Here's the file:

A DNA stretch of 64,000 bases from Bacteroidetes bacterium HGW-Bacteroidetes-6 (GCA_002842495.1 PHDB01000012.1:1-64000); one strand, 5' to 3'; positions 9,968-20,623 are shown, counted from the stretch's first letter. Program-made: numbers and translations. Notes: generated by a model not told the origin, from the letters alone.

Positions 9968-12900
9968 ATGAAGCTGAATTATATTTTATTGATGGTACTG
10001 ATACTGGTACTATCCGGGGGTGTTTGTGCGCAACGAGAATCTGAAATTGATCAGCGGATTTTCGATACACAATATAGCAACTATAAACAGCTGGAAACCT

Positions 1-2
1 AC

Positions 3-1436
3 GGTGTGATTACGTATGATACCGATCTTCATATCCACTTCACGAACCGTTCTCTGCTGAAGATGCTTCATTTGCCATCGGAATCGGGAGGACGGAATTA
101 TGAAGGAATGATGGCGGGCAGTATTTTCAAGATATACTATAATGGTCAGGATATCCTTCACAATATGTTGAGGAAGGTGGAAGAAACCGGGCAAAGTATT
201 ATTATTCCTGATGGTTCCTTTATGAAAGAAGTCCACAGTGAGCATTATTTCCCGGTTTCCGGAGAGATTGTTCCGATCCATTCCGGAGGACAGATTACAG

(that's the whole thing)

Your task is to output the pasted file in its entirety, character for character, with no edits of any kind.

A DNA stretch of 64,000 bases from Bacteroidetes bacterium HGW-Bacteroidetes-6 (GCA_002842495.1 PHDB01000012.1:1-64000); one strand, 5' to 3'; positions 9,968-20,623 are shown, counted from the stretch's first letter. Program-made: numbers and translations. Notes: generated by a model not told the origin, from the letters alone.

Positions 9968-12900
9968 ATGAAGCTGAATTATATTTTATTGATGGTACTG
10001 ATACTGGTACTATCCGGGGGTGTTTGTGCGCAACGAGAATCTGAAATTGATCAGCGGATTTTCGATACACAATATAGCAACTATAAACAGCTGGAAACCT

Positions 1-2
1 AC

Positions 3-1436
3 GGTGTGATTACGTATGATACCGATCTTCATATCCACTTCACGAACCGTTCTCTGCTGAAGATGCTTCATTTGCCATCGGAATCGGGAGGACGGAATTA
101 TGAAGGAATGATGGCGGGCAGTATTTTCAAGATATACTATAATGGTCAGGATATCCTTCACAATATGTTGAGGAAGGTGGAAGAAACCGGGCAAAGTATT
201 ATTATTCCTGATGGTTCCTTTATGAAAGAAGTCCACAGTGAGCATTATTTCCCGGTTTCCGGAGAGATTGTTCCGATCCATTCCGGAGGACAGATTACAG